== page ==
Ludmila Lambeinova

Ludmila Lambeinová

Ludmila Lambeinová, PhD Candidate in Linguistics, University of Warsaw, Poland
Ludmila Lambeinova
I graduated from Palacký University Olomouc in the Czech Republic and earned my Master's Degree in Polish Philology and History.

In 2014, I started my doctoral studies at the Faculty of Applied Linguistics at the University of Warsaw in Poland. I joined the Department of Central and East European Intercultural Studies where I am working on a Ph.D. thesis entitled The Character of Polish-Czech Translation of Academic Papers Based on the Texts about the 20th Century History of Poland.

During my master studies I received a number of scholarships at universities in Poland (Cracow, Poznan, Warsaw). As a PhD candidate, I was granted twice the Intra-Visegrad Scholarship from September 2015 to July 2017.

My research is focused on the 20th century history of Poland in translation. So far this topic has not received enough attention. The topic is approached from the point of view of contrastive linguistics and translation theory (cognitive-communicative approach and translation theory proposed by A. Popovič).

In my doctoral research I focus on describing the language of history, general questions connected with academic texts in translation, translation of culture-bound items and specific translation problems connected with Polish-Czech translation.

Although contemporary translation theories see translation as cross-cultural communication, my doctoral research so far shows that Czech translators of the analysed academic text have strong tendency to domestication. For example, although it is suggested that geographic names should not be translated in non-literary texts, it seems that translators of the analysed texts do not respect this rule. The research question is: "What should the translator do to preserve as much of the source culture in the target text as possible As I have described in various scholarly articles, so called culture-bound items (words with cultural specificity) pose serious translation problems because of their cultural specificity even in academic texts.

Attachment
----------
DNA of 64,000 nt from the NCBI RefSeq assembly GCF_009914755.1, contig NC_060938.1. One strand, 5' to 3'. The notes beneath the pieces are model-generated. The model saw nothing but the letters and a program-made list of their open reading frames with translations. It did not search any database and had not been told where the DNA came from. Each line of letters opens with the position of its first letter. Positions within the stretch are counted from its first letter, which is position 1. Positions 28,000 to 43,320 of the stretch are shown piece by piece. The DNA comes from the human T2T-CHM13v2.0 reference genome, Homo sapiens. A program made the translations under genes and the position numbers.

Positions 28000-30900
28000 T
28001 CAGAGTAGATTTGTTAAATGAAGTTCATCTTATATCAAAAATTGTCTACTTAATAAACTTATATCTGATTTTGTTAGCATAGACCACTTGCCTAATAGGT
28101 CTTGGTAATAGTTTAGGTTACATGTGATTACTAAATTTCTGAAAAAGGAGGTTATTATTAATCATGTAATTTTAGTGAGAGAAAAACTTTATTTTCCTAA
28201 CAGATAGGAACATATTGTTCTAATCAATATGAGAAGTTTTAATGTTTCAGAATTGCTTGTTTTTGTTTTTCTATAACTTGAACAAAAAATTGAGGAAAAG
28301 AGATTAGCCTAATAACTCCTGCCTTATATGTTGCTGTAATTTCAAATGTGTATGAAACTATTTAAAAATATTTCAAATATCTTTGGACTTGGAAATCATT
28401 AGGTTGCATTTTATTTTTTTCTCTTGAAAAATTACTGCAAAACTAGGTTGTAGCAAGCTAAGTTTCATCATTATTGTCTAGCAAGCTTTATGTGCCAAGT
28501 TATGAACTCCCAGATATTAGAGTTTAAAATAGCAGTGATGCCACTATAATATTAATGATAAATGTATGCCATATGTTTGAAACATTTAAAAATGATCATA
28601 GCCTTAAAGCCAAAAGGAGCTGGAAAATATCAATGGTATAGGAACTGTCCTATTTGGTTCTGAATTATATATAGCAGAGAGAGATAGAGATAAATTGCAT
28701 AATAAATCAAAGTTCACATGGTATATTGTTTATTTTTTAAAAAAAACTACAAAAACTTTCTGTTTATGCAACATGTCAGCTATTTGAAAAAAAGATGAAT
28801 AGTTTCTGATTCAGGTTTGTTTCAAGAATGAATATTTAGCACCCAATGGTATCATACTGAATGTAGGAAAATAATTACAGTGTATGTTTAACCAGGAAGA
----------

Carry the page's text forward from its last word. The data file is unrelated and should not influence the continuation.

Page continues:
In addition to my doctoral research I have prepared and taught academic courses of Czech for Foreigners (different levels) and a course devoted to Czech and Slovak Culture at the University of Warsaw.

I am a member of The Association of Teachers of Czech as a Foreign Language. I took a part in various international conferences focused on Translations Studies (for instance in Katowice, Poznań, Nitra). In my non-academic life, I attended meetings of two English speaking discussion groups BAS Book Club Warsaw and Warsaw Poetry Club.


Telephone: 780-492-6390
University of Alberta
Wirth Institute for Austrian and Central European Studies
Arts & Convocation Hall
Edmonton, Alberta
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